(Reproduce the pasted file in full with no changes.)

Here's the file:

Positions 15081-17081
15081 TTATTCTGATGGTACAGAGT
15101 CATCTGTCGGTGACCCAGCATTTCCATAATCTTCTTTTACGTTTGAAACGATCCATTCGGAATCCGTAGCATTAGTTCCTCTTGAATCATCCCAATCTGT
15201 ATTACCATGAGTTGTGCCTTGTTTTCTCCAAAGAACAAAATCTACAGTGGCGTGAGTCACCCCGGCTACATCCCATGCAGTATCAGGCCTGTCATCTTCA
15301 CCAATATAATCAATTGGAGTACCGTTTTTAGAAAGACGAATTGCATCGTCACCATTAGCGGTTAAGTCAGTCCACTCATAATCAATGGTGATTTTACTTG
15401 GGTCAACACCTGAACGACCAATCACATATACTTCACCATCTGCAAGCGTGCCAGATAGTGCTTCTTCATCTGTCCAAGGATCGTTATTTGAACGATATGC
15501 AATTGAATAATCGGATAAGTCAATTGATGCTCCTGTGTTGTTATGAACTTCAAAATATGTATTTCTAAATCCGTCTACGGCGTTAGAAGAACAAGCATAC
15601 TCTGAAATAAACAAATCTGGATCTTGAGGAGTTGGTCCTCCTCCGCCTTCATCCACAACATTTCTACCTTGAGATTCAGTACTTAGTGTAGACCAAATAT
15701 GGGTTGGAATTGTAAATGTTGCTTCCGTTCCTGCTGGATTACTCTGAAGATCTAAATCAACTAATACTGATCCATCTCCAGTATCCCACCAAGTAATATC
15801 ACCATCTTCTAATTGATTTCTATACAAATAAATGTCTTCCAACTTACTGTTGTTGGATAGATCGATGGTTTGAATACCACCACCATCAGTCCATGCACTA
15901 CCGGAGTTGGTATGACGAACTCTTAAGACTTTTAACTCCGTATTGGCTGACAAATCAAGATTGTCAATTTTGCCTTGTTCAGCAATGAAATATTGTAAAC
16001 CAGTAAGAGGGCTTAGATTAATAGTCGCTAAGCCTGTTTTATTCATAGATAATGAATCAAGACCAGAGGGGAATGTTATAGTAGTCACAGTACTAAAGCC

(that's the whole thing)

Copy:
Positions 15081-17081
15081 TTATTCTGATGGTACAGAGT
15101 CATCTGTCGGTGACCCAGCATTTCCATAATCTTCTTTTACGTTTGAAACGATCCATTCGGAATCCGTAGCATTAGTTCCTCTTGAATCATCCCAATCTGT
15201 ATTACCATGAGTTGTGCCTTGTTTTCTCCAAAGAACAAAATCTACAGTGGCGTGAGTCACCCCGGCTACATCCCATGCAGTATCAGGCCTGTCATCTTCA
15301 CCAATATAATCAATTGGAGTACCGTTTTTAGAAAGACGAATTGCATCGTCACCATTAGCGGTTAAGTCAGTCCACTCATAATCAATGGTGATTTTACTTG
15401 GGTCAACACCTGAACGACCAATCACATATACTTCACCATCTGCAAGCGTGCCAGATAGTGCTTCTTCATCTGTCCAAGGATCGTTATTTGAACGATATGC
15501 AATTGAATAATCGGATAAGTCAATTGATGCTCCTGTGTTGTTATGAACTTCAAAATATGTATTTCTAAATCCGTCTACGGCGTTAGAAGAACAAGCATAC
15601 TCTGAAATAAACAAATCTGGATCTTGAGGAGTTGGTCCTCCTCCGCCTTCATCCACAACATTTCTACCTTGAGATTCAGTACTTAGTGTAGACCAAATAT
15701 GGGTTGGAATTGTAAATGTTGCTTCCGTTCCTGCTGGATTACTCTGAAGATCTAAATCAACTAATACTGATCCATCTCCAGTATCCCACCAAGTAATATC
15801 ACCATCTTCTAATTGATTTCTATACAAATAAATGTCTTCCAACTTACTGTTGTTGGATAGATCGATGGTTTGAATACCACCACCATCAGTCCATGCACTA
15901 CCGGAGTTGGTATGACGAACTCTTAAGACTTTTAACTCCGTATTGGCTGACAAATCAAGATTGTCAATTTTGCCTTGTTCAGCAATGAAATATTGTAAAC
16001 CAGTAAGAGGGCTTAGATTAATAGTCGCTAAGCCTGTTTTATTCATAGATAATGAATCAAGACCAGAGGGGAATGTTATAGTAGTCACAGTACTAAAGCC